When I get into … well, one of the areas in which I get into trouble in my life is when I sit there and say, “I got this, God. I know what to do.” And clearly I don’t, apart from Him. Politics can be a very arrogant business. You think you know what you’re doing. It’s all about you. I think we all fight against that. The concern is: how do I make sure that I’m looking to Him for guidance and His wisdom instead of, quote, “my own”?
You have a lovely wife and family. Do they help keep you grounded?
Well, I think the best story on that is, after the election in November 2016, when I’d been elected, the next day I was going over the votes and where they came from. I was talking to my wife about how well we did. She looked at me and said, “Jay, a rock with an R (for Republican) after its name could have won. Get over it.”
Let’s talk about the upcoming election and the voting process. You ran on voter ID and the Missouri General Assembly pass it into law in 2017. You have traveled the state, educating the public. Have your views changed about voter ID? Is it working the way you thought it would? Does it help protect the integrity of the process?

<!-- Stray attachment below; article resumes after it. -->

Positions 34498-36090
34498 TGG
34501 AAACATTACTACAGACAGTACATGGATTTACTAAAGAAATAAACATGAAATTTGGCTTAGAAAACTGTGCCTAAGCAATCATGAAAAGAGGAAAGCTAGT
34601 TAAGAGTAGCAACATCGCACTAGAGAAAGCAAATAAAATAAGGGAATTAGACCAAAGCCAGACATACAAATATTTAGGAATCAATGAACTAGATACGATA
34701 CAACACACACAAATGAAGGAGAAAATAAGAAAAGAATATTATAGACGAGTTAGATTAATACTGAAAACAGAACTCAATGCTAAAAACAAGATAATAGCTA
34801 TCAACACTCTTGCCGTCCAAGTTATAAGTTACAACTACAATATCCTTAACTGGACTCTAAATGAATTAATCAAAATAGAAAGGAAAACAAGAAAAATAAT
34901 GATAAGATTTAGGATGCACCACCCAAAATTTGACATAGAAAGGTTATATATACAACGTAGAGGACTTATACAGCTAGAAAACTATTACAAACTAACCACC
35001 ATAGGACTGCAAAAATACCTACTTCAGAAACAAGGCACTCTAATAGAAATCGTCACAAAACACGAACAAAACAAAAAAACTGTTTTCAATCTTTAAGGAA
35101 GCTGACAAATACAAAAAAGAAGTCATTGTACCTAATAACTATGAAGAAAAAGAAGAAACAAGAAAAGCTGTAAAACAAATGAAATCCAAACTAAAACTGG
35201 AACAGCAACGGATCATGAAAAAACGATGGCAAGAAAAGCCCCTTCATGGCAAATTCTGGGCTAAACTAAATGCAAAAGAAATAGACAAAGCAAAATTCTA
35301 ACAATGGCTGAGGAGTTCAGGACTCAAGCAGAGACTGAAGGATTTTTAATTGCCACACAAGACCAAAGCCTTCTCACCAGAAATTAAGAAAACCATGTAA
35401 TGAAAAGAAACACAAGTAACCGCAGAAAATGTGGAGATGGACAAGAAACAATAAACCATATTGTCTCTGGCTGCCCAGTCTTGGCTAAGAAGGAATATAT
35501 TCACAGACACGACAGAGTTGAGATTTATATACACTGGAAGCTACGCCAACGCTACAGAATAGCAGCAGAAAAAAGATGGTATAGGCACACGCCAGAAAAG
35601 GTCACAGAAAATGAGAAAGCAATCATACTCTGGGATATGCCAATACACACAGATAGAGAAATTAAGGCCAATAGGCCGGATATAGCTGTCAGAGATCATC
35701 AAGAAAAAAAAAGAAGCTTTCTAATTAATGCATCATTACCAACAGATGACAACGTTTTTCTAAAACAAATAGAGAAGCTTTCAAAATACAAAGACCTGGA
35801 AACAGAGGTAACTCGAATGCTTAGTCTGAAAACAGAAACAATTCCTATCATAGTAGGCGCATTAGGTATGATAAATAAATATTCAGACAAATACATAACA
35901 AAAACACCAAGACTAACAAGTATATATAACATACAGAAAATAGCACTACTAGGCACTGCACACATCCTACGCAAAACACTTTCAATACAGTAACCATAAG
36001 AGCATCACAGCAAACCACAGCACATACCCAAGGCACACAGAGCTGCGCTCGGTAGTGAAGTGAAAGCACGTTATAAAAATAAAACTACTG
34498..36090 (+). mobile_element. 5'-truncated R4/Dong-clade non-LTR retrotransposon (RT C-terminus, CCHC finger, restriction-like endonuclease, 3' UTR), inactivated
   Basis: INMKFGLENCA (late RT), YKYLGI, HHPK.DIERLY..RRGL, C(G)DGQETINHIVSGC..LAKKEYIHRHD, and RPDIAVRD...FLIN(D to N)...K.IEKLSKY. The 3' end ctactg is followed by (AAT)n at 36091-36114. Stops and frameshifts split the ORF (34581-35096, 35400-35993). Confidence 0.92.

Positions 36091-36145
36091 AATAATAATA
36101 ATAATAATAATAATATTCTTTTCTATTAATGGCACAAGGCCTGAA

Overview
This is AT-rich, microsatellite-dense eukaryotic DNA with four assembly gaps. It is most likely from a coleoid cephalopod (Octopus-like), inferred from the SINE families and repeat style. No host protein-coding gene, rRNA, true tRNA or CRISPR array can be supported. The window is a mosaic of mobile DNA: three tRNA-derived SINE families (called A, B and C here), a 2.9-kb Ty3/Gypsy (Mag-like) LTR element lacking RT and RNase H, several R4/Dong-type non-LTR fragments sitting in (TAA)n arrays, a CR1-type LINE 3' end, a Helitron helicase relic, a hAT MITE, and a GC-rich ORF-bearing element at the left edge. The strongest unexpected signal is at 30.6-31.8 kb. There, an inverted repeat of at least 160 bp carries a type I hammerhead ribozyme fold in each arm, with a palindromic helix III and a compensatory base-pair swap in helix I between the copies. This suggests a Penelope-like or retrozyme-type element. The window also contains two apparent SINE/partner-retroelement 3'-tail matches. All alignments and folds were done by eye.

I think it does. Any time that you are more certain that the individual voting is the individual they say they are, that they are actually registered, it improves the security of the process. But the most important thing I would say is that more people are allowed to vote under this law than under the old law. We have a handful of people that have been able to vote under this law that weren’t able to vote under the old law, because we were able to prove who they were. Under the old law, they would have been turned away.